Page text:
If you have been following my research over the last several years (even in the days before ITL), you will undoubtedly notice how much I have changed the profile over that time...
Several years ago, myself and Alex Tereshkin (who later became ITL employee #1), were known mostly as rootkit researchers. It was back in the days when the word "rootkit" was not as much well known as it is today (It became well known sometime in the late 2005, and I remember when I was applying for a US Visa that year, the immigration officer in the Warsaw embassy asked me what I did professionally and when I replied that I was a security researcher specializing in rootkits, he was very happy to tell me that he just read about those "rootkits" somewhere, although he was not very much worried about them, because he was a Mac user...)
But then, in the coming years, we decided to explore other areas, like virtualization, trusted computing, chipset security, and even touched on the CPU security briefly. Many valuable contributions in those areas have come from Rafal Wojtczuk, who joined our team some two years ago.
And then, finally, we became ready to actually build something meaningful. Not just yet another nonsense trivial-to-break "security product", but something that have had a potential to really improve user's security. And so, the Qubes project idea has been born, and soon it became ITL's highest priority project.
So, these days we don't do any reverse engineering or malware analysis any more. We'd rather design systems so they be immune to rootkits by design (e.g. by significant TCB reduction), rather then analyze each and every new rootkit sample caught in the wild and try to come up with a detector for it.
Of course, this all doesn't mean we're giving up on our offensive research. There is still a chance you will hear about some new attacks from us. But this would surely be limited only to the attacks that we consider relevant in an environment that is already designed with security in mind, like Qubes :) So, e.g. an attack against VT-d, or some CPU exploit, or a Xen exploit, might be extremely interesting. But don't expect to see any research on how to e.g. compromise Windows 7 or Mac kernel or break out of their primitive sandboxes -- these systems are so badly designed from a security standpoint, that coming up with a yet-another attack against them makes little sense from a scientific point of view.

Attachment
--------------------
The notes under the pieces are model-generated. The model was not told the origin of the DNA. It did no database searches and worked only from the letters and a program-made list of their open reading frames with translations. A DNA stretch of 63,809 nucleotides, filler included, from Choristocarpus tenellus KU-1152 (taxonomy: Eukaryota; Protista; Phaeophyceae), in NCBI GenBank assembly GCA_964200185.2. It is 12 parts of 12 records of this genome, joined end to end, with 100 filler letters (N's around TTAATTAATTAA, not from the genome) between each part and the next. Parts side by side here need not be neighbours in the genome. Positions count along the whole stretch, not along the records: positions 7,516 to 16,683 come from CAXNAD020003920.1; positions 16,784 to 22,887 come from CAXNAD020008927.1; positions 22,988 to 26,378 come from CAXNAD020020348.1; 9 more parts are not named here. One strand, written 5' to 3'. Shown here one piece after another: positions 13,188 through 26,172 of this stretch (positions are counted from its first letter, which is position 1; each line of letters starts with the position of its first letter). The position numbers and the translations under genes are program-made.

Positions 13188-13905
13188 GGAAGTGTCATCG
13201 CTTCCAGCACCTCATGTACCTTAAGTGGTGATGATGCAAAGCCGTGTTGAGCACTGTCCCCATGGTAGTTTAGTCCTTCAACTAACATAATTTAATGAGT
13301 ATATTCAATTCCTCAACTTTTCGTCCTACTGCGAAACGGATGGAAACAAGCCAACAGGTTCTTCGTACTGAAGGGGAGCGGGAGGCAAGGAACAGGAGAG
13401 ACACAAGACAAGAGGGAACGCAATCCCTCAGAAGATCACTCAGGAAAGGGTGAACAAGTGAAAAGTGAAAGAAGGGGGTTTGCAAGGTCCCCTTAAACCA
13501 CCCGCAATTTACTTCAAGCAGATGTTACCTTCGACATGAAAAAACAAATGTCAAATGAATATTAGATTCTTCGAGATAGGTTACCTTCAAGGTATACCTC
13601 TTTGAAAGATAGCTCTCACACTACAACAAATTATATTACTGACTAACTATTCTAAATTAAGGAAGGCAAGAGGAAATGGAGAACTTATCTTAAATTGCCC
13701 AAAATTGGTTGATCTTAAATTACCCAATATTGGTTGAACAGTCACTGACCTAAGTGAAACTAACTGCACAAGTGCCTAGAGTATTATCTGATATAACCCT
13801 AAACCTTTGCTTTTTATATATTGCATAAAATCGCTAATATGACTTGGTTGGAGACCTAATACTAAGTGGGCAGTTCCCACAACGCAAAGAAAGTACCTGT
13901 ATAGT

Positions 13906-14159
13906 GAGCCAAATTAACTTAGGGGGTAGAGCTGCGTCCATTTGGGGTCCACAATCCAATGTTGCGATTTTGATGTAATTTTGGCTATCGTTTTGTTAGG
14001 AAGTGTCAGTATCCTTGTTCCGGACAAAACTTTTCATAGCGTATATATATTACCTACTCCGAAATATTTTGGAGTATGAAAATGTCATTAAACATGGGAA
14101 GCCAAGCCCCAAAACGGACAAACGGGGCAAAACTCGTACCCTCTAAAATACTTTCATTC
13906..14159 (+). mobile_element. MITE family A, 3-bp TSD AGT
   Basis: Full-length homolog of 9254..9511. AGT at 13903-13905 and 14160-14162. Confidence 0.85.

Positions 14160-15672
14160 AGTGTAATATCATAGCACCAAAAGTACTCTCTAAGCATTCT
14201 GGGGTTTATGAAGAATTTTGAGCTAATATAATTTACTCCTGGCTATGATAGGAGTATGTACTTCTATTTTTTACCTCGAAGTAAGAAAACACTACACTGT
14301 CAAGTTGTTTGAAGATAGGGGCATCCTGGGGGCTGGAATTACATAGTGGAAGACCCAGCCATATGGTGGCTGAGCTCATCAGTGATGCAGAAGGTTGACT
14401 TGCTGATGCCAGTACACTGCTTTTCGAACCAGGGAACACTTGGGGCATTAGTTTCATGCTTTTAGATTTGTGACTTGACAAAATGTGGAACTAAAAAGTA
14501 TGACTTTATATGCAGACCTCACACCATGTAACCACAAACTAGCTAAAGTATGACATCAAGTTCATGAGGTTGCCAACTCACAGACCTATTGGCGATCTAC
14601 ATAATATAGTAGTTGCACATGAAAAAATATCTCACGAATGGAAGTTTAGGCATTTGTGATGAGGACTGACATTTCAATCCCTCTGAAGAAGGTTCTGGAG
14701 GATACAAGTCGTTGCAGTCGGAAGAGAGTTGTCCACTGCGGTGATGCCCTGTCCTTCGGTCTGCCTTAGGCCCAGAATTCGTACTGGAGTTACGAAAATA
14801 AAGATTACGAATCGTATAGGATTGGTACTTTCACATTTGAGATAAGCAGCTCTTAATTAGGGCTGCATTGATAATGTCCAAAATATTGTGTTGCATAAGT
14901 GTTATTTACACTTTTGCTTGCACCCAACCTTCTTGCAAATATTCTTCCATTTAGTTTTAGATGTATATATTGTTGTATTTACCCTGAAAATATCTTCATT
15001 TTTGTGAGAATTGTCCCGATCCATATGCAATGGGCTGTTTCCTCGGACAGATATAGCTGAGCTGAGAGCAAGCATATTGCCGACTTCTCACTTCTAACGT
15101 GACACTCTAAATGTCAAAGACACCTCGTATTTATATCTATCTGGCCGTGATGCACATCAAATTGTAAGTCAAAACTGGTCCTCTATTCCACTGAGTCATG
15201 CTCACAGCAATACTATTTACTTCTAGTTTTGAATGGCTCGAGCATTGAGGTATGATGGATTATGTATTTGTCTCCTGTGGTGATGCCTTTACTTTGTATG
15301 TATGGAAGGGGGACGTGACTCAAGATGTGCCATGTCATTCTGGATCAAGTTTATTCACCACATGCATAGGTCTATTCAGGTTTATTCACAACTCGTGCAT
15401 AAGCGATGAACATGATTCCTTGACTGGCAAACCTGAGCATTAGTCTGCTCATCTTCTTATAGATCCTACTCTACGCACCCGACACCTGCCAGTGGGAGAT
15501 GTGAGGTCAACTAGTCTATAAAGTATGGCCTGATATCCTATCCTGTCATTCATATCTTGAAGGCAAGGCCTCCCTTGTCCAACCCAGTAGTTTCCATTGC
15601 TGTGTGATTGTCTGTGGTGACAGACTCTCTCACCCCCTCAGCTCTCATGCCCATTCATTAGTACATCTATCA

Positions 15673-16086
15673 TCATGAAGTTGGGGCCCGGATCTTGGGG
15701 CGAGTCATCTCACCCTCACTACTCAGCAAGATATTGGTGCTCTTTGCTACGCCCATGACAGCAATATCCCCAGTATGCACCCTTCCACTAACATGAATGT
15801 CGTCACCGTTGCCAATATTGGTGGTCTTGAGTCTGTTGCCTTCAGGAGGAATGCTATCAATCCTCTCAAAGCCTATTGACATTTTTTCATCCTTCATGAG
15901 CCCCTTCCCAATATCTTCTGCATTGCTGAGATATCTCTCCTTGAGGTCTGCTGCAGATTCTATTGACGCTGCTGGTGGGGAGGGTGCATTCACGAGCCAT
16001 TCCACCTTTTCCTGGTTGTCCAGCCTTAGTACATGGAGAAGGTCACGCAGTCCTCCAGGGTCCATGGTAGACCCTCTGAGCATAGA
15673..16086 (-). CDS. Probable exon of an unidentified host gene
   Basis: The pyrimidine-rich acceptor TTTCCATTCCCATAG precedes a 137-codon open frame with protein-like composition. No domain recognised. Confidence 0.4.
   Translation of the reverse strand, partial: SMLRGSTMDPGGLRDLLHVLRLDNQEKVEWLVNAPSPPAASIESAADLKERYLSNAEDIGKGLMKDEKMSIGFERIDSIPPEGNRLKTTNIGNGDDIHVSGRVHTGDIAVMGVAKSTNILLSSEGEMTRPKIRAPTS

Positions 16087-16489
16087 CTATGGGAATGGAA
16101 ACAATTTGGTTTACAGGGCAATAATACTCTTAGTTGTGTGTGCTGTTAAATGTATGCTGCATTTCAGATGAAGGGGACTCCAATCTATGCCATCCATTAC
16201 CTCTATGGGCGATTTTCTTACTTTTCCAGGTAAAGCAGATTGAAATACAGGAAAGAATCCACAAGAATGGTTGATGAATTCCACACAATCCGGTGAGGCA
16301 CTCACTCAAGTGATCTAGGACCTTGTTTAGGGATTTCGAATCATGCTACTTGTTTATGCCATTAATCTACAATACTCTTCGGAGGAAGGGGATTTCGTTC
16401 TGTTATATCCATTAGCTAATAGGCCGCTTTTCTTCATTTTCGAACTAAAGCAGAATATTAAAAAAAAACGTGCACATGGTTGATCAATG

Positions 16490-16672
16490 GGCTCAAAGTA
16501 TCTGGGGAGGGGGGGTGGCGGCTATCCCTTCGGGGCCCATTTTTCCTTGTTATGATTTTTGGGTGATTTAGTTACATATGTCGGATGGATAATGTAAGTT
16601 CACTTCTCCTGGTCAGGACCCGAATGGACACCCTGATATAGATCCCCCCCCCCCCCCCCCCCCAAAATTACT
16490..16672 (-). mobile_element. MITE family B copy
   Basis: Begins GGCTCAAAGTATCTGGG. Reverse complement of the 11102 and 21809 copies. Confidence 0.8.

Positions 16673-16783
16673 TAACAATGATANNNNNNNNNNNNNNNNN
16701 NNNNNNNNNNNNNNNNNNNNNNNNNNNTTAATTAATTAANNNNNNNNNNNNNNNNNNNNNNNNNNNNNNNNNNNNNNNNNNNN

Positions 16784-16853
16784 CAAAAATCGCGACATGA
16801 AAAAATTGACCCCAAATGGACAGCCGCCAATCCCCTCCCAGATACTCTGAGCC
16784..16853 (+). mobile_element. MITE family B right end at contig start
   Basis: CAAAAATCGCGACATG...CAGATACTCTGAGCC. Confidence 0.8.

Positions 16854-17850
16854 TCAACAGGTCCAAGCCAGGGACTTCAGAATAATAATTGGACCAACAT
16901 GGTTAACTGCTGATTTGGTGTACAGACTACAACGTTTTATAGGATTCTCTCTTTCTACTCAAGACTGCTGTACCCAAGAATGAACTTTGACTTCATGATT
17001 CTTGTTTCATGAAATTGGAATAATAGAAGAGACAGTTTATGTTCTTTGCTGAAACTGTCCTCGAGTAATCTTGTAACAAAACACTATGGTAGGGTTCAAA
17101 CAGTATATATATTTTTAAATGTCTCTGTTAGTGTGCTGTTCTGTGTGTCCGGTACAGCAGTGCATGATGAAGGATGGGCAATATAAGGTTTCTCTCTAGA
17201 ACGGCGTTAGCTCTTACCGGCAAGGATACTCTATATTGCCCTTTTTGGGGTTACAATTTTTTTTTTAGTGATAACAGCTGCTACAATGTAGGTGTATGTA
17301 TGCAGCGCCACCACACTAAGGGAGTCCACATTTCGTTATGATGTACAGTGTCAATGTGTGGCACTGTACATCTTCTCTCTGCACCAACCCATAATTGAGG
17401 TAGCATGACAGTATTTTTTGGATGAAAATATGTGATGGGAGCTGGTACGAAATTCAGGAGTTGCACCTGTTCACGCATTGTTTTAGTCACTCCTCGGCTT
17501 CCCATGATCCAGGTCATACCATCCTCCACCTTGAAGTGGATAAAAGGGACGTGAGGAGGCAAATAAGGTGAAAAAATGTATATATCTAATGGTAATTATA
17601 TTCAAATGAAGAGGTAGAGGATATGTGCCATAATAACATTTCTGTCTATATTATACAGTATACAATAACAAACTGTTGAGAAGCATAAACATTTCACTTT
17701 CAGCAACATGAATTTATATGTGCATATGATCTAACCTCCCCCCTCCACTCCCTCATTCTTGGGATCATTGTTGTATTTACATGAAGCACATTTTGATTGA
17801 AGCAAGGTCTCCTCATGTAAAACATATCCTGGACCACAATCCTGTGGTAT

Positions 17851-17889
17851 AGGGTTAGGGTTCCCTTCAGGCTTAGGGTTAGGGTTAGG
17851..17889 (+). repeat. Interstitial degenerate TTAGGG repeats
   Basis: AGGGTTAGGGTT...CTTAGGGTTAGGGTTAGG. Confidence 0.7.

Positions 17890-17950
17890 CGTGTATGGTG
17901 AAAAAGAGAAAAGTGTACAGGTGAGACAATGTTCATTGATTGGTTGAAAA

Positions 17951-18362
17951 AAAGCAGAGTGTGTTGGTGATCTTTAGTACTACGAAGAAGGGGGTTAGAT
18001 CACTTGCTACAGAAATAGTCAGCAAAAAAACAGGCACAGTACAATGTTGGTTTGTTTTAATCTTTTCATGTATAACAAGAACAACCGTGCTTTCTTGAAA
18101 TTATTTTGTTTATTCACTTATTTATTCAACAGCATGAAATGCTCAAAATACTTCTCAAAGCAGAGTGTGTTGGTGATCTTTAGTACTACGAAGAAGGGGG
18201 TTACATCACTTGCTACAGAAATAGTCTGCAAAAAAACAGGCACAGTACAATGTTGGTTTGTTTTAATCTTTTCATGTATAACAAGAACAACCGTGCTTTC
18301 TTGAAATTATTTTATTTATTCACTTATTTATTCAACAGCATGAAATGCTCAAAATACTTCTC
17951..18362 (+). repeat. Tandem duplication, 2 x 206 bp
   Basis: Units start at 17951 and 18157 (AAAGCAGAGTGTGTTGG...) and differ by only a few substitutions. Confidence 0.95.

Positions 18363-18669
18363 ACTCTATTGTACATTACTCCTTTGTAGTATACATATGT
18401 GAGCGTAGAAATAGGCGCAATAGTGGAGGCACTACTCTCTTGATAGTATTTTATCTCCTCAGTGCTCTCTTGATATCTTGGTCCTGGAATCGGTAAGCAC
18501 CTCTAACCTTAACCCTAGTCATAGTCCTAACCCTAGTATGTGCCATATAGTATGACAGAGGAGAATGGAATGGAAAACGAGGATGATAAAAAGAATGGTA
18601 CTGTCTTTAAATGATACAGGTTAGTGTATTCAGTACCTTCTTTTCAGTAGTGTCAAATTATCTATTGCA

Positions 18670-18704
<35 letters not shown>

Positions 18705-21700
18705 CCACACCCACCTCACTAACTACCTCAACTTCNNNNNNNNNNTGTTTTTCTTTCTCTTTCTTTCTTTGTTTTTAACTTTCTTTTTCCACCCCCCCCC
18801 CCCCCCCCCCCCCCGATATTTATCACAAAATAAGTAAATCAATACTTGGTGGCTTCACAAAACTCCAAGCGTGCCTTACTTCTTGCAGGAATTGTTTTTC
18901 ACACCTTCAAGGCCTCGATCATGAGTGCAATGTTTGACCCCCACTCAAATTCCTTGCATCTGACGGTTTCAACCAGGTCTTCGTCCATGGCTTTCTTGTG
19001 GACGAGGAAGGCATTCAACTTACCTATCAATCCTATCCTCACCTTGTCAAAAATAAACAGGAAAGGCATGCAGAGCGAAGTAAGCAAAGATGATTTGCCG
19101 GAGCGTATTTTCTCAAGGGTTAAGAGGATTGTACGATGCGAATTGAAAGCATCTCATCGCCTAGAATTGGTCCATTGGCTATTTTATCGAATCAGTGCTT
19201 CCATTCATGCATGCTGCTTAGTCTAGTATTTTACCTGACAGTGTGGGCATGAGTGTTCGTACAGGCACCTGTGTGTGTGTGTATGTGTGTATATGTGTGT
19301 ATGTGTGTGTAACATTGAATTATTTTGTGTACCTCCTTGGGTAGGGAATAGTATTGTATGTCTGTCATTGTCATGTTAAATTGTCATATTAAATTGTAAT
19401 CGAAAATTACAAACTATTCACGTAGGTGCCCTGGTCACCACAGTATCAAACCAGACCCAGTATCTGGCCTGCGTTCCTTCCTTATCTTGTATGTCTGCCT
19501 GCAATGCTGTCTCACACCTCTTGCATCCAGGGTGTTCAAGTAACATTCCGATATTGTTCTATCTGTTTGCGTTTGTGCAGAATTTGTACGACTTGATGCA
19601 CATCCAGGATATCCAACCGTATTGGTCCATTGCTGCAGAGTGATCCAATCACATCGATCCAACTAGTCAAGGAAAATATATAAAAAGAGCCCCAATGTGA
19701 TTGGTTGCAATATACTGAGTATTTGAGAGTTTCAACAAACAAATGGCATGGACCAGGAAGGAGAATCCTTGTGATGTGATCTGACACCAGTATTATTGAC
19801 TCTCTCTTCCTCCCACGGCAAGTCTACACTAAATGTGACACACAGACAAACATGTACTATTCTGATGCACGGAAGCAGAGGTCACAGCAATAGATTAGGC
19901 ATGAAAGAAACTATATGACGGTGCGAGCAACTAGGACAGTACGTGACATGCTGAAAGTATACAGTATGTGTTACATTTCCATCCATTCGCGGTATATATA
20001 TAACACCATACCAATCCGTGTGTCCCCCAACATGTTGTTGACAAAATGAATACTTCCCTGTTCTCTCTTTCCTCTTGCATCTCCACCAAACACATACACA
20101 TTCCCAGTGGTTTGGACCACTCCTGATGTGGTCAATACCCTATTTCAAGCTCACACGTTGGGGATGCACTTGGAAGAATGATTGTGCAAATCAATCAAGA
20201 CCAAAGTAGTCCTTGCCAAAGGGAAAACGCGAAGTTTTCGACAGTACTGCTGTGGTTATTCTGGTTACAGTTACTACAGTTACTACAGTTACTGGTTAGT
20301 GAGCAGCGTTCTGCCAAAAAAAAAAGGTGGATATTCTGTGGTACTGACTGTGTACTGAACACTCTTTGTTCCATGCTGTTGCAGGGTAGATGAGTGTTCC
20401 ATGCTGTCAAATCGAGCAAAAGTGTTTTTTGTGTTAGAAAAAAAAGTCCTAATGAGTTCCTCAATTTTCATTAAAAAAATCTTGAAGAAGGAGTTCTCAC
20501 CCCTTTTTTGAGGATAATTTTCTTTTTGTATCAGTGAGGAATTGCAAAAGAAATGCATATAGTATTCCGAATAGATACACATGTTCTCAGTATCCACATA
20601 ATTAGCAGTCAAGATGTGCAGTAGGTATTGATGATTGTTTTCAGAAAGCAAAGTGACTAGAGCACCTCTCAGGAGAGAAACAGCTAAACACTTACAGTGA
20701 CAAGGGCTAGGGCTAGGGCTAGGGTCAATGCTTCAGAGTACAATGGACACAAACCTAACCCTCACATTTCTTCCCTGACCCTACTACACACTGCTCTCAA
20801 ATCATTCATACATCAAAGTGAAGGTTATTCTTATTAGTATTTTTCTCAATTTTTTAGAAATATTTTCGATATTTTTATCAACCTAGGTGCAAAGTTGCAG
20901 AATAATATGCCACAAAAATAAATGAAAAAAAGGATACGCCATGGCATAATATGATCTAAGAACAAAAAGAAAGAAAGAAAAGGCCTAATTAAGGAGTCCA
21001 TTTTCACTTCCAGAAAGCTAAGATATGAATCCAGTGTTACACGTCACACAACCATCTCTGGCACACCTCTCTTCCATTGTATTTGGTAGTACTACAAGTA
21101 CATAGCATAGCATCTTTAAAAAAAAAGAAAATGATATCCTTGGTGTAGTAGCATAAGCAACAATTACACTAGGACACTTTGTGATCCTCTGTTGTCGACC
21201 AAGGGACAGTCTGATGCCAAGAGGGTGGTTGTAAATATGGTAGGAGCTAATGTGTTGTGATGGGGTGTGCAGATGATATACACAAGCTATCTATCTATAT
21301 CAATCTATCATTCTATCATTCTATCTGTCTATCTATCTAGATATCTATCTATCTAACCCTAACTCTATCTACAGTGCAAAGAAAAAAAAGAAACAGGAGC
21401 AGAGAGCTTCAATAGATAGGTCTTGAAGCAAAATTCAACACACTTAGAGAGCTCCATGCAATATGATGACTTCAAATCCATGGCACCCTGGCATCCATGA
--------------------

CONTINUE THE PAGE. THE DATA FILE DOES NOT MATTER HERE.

Naturally, I'm all excited about this all: that I've been exploring new areas, and that my work has eventually started becoming meaningful. But that is, of course, only mine subjective opinion. Specifically, this turned out not be the case for Alex, who simply enjoys reverse engineering and compiler hacking just for the sake of doing it (Alex did some excellent job on metamorphic code generators, that are years ahead of what you can read at public conferences). Unfortunately, with the current new course we took at ITL, Alex started getting less and less chances to apply his skills, and faced a decision whether to stay at ITL and do other things, i.e. other than reversing or compiler hacking, or to quit and continue doing what he has always liked to do.
The reader has probably figured out by now that Alex decided to quit ITL. I fully understand his decision and wish him all the best in his new adventures!
You should still be able to reach Alex using his old ITL's email address (alex@), or directly via his new email: alex.tereshkin at gmail.com.